Who knew loops of Spongebob could capture so many feelings?
The GIF’s ascent from a clunky, outdated file format to the darling of Tumblr is hard to explain. Graphic interchange files are large. They load slowly. They do wonky things compressing visual data if color isn’t uniform. Looking at them from a technical standpoint, they should be the scourge of digital design (and platforms like Facebook and Twitter still haven’t found a way to totally integrate them).
But GIFs remains popular for a decidedly non-technological reason: They’re fun. They convey meaning quickly and specifically. So quickly and specifically, in fact, that MIT researchers are using GIFs for a project about how we identify emotions.
GIFGIF, created by Travis Rich and Kevin Hu, shows people two GIF images and asks which GIF better captures a specific emotion, like pride or disgust. It’s almost like a game, and users can vote on as many GIFs as they want. Rich and Hu source their GIFs from Giphy’s database, and use the votes to pinpoint which GIFs best encapsulate specific emotions.
Rich and Hu are publishing what they’ve discovered about how GIFs relate to Paul Ekman’s theory of 17 fundamental emotions later this summer, but they’ve already shared something unexpected they discovered with us. Certain people and animated characters have turned up repeatedly as the most representative of emotions. “It seems certain people or characters are especially good at demonstrating identifiable emotional reactions,” Rich and Hu told the Daily Dot via email, noting Adventure Time characters, Spongebob, and Tina Fey are frequently cited.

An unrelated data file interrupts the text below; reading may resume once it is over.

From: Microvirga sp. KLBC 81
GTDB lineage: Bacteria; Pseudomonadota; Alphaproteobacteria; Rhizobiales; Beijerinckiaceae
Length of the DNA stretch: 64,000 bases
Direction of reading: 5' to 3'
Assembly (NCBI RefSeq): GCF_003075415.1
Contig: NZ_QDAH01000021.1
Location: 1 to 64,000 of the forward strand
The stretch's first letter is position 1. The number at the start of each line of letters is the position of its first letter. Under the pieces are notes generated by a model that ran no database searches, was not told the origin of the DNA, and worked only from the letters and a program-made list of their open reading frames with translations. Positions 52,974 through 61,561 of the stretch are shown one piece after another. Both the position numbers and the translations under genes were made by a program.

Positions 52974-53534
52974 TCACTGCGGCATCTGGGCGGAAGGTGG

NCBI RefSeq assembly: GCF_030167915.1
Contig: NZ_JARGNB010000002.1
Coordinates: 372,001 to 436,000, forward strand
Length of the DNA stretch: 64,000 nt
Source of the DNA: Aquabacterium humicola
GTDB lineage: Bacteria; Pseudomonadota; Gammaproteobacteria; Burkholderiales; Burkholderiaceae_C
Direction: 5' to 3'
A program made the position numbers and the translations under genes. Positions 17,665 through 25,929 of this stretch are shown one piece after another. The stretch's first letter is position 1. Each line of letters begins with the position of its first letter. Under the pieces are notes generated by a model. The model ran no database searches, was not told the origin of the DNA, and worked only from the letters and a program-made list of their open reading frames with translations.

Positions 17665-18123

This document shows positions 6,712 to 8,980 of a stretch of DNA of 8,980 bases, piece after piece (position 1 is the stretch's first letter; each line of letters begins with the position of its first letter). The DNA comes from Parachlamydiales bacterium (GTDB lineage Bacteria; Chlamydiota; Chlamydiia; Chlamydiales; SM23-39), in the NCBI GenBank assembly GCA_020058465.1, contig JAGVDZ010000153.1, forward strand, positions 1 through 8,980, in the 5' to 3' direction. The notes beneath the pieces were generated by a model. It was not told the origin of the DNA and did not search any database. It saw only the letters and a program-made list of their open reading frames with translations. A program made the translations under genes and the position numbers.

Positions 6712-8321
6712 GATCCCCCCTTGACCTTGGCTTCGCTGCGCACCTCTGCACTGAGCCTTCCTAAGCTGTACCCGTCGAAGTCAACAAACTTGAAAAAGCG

At the end of the project, the researchers want to develop an emotion-driven search engine for GIFs. Now, Giphy already lets people search based on what kind of emotional response they want from their GIF, but the GIFGIF project wants to improve that kind of search function to make it easier for people who aren’t well-versed in Tumblr or reaction blogs to pull up what they want.
“We hope that tools like GIFGIF, which use universally understood emotions as the search criteria, will allow people to find what they’re looking for and build their vocabulary without first spending hours and hours on Reddit,” the researchers said.
GIFGIF is still an ongoing project, but it already has a diverse range of people interested in using the results. App developers want to use it to integrate GIF searches into their products, or to put GIF messages into their social apps. University researchers want it for computer-vision work. Some autism researchers even want to use GIFGIF to compare results from people with autism from the general population.
As a file format, GIFs will forever be clunky. But as emotional signifiers, it turns out they’re quite astute.
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